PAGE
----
It's hilarious to me that people are freaking out over a website logo change. The old logo (which included "Arc'teryx") does look old, bordering on "dad" aesthetics. They need to further differentiate from mainline, especially 24. Yes, of course I miss the days of Conroy et al and "experimental" Veilance, but in case you haven't seen FW19, let me tell you: those days are over.

15 hours ago, damagedroid said:

It might sound a bit annoying but I actually also just got rid of my Monitor.. I owned it for about one month only, love the design and patterning, and the face fabric (rip-stop grid?) is tough enough and stronger than the standard LT ones, but also quite packable. I also think the internal structure of Monitor is one of the most impressive pieces Veilance has ever done.

HOWEVER, I simply couldn't fit my head under the storm hood without looking weird (the hood just does't sit nicely, it always leaves awkward empty spaces hanging around my ears, even tighten it up with the drawcords doesn't help much. So after Field and Monitor, I decide to give Patrol a try..

Oh my god dude, either buy it or don't. This is some Princess and the Pea shit. The idea that you're going to try to sell the liner of the Patrol is hilarious, especially considering there is a jacket coming this fall that is basically a standalone Patrol liner (the Conduit AR).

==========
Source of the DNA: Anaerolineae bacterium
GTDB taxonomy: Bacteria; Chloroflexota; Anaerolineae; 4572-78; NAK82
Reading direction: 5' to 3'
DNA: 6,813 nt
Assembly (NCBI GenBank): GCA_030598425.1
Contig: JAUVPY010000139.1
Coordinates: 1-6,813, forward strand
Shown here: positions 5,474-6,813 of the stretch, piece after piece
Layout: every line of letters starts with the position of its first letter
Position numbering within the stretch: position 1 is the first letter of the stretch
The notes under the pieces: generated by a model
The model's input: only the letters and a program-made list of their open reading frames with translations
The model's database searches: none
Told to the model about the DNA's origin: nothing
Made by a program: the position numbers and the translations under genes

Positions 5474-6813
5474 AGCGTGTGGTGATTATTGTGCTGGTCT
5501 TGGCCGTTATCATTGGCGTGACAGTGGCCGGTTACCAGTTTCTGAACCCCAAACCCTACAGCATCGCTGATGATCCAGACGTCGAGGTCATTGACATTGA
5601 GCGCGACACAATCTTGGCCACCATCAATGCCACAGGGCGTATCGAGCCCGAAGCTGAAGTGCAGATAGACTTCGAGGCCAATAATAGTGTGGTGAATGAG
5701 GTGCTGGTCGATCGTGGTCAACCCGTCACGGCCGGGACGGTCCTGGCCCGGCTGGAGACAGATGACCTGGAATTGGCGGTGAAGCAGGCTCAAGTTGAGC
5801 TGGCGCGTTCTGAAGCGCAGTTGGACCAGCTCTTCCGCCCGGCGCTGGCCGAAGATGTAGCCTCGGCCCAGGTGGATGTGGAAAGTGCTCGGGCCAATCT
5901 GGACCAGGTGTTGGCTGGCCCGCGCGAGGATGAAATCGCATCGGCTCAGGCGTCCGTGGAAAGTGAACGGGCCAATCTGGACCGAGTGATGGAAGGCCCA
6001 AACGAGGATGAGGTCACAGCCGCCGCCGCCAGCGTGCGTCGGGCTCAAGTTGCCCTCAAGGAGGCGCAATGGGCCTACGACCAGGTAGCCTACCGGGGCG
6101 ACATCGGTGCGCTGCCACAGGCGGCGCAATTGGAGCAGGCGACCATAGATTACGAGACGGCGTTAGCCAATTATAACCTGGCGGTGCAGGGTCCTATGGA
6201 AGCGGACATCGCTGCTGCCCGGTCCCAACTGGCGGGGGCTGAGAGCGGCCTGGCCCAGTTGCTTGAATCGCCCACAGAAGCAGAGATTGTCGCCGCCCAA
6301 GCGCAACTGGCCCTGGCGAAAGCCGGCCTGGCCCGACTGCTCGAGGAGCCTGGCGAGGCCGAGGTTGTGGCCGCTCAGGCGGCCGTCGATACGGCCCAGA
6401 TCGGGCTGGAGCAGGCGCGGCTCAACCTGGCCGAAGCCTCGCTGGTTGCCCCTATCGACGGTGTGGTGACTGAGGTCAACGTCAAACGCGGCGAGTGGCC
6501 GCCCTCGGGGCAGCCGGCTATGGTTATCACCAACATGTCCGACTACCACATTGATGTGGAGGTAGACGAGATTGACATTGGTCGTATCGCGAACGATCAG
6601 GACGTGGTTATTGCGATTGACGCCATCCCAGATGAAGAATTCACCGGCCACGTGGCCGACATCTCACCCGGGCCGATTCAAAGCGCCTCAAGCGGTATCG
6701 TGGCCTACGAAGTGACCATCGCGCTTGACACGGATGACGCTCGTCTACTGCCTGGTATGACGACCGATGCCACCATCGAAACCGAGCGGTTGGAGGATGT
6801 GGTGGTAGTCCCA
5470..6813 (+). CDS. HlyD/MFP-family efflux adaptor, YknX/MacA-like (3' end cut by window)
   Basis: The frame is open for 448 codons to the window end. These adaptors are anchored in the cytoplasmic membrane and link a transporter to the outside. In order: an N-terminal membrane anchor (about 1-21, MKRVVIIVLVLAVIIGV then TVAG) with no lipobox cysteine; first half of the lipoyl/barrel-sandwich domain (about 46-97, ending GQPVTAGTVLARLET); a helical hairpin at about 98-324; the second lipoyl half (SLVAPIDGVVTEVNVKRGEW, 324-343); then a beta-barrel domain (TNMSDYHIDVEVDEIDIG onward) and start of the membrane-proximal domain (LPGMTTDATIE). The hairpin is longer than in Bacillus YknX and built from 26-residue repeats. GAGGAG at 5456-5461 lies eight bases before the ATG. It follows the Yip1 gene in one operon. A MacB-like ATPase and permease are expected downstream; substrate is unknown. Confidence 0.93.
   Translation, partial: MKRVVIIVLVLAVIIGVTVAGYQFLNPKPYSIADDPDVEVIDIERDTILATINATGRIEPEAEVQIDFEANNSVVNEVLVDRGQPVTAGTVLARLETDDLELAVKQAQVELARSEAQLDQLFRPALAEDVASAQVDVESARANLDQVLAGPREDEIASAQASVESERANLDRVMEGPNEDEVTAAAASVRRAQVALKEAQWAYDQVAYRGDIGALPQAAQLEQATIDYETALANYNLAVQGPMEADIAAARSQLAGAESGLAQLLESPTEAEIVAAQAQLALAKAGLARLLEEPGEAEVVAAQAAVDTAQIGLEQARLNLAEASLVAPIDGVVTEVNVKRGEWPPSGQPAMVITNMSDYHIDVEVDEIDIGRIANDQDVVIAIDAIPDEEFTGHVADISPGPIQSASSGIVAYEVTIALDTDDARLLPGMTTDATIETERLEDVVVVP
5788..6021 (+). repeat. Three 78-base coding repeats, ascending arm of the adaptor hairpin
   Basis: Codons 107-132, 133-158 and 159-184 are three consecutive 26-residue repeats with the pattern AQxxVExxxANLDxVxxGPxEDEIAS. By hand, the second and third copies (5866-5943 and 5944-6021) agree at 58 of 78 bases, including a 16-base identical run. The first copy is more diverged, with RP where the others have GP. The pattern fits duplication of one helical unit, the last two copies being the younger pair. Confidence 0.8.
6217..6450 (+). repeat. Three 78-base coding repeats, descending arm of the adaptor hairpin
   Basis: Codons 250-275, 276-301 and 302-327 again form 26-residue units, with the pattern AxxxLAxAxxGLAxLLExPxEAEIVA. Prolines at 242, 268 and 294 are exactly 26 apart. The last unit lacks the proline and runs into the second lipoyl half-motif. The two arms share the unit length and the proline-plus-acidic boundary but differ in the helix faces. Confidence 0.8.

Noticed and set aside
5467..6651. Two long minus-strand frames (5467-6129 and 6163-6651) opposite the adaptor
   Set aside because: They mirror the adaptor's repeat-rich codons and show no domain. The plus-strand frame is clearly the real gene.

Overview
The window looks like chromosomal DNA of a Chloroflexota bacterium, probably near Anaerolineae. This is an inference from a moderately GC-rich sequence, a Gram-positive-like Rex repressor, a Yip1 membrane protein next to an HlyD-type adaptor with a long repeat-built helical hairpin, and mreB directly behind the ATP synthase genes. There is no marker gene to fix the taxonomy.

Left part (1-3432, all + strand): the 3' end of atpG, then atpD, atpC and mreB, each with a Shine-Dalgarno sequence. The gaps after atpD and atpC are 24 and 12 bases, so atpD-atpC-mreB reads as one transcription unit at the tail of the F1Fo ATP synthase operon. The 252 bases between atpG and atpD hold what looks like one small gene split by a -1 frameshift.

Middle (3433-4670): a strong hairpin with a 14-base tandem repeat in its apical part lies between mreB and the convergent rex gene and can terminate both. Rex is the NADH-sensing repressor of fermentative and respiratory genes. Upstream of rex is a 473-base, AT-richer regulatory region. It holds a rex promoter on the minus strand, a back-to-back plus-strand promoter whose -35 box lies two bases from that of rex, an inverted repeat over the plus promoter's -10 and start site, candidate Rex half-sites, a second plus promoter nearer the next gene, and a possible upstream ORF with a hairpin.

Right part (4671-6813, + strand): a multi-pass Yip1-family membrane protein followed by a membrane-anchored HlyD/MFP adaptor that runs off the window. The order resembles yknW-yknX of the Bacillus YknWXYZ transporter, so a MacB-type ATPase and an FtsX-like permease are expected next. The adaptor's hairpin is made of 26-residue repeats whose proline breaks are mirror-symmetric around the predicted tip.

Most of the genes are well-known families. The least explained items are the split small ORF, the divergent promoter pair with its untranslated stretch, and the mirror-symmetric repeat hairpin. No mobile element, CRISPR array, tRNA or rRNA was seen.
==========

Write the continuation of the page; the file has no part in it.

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52 minutes ago, junkie_dolphin said:

Oh my god dude, either buy it or don't. This is some Princess and the Pea shit. The idea that you're going to try to sell the liner of the Patrol is hilarious, especially considering there is a jacket coming this fall that is basically a standalone Patrol liner (the Conduit AR).

What? Fit is absolutely a legitimate reason to not purchase/return something. People return $20 pants because they don't fit well; you don't think that would apply with garments in the several-hundreds; especially considering this crowd is much more keen to these things than the general public?